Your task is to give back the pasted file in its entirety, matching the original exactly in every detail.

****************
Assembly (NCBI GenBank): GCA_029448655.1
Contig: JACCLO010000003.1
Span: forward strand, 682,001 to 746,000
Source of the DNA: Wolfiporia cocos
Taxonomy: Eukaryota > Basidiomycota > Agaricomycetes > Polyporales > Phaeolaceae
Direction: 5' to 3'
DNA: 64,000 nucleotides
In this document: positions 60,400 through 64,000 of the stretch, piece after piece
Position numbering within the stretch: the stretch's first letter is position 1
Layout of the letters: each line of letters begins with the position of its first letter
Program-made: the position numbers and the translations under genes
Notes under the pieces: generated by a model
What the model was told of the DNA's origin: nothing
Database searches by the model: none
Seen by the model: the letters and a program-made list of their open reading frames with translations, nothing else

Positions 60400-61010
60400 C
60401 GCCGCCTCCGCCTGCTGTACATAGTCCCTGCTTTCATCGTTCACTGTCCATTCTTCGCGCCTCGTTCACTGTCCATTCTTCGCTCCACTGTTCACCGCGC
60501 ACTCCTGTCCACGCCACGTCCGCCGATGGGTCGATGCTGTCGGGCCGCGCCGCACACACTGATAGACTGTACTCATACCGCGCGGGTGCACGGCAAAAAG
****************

Assembly (NCBI GenBank): GCA_029448655.1
Contig: JACCLO010000003.1
Span: forward strand, 682,001 to 746,000
Source of the DNA: Wolfiporia cocos
Taxonomy: Eukaryota > Basidiomycota > Agaricomycetes > Polyporales > Phaeolaceae
Direction: 5' to 3'
DNA: 64,000 nucleotides
In this document: positions 60,400 through 64,000 of the stretch, piece after piece
Position numbering within the stretch: the stretch's first letter is position 1
Layout of the letters: each line of letters begins with the position of its first letter
Program-made: the position numbers and the translations under genes
Notes under the pieces: generated by a model
What the model was told of the DNA's origin: nothing
Database searches by the model: none
Seen by the model: the letters and a program-made list of their open reading frames with translations, nothing else

Positions 60400-61010
60400 C
60401 GCCGCCTCCGCCTGCTGTACATAGTCCCTGCTTTCATCGTTCACTGTCCATTCTTCGCGCCTCGTTCACTGTCCATTCTTCGCTCCACTGTTCACCGCGC
60501 ACTCCTGTCCACGCCACGTCCGCCGATGGGTCGATGCTGTCGGGCCGCGCCGCACACACTGATAGACTGTACTCATACCGCGCGGGTGCACGGCAAAAAG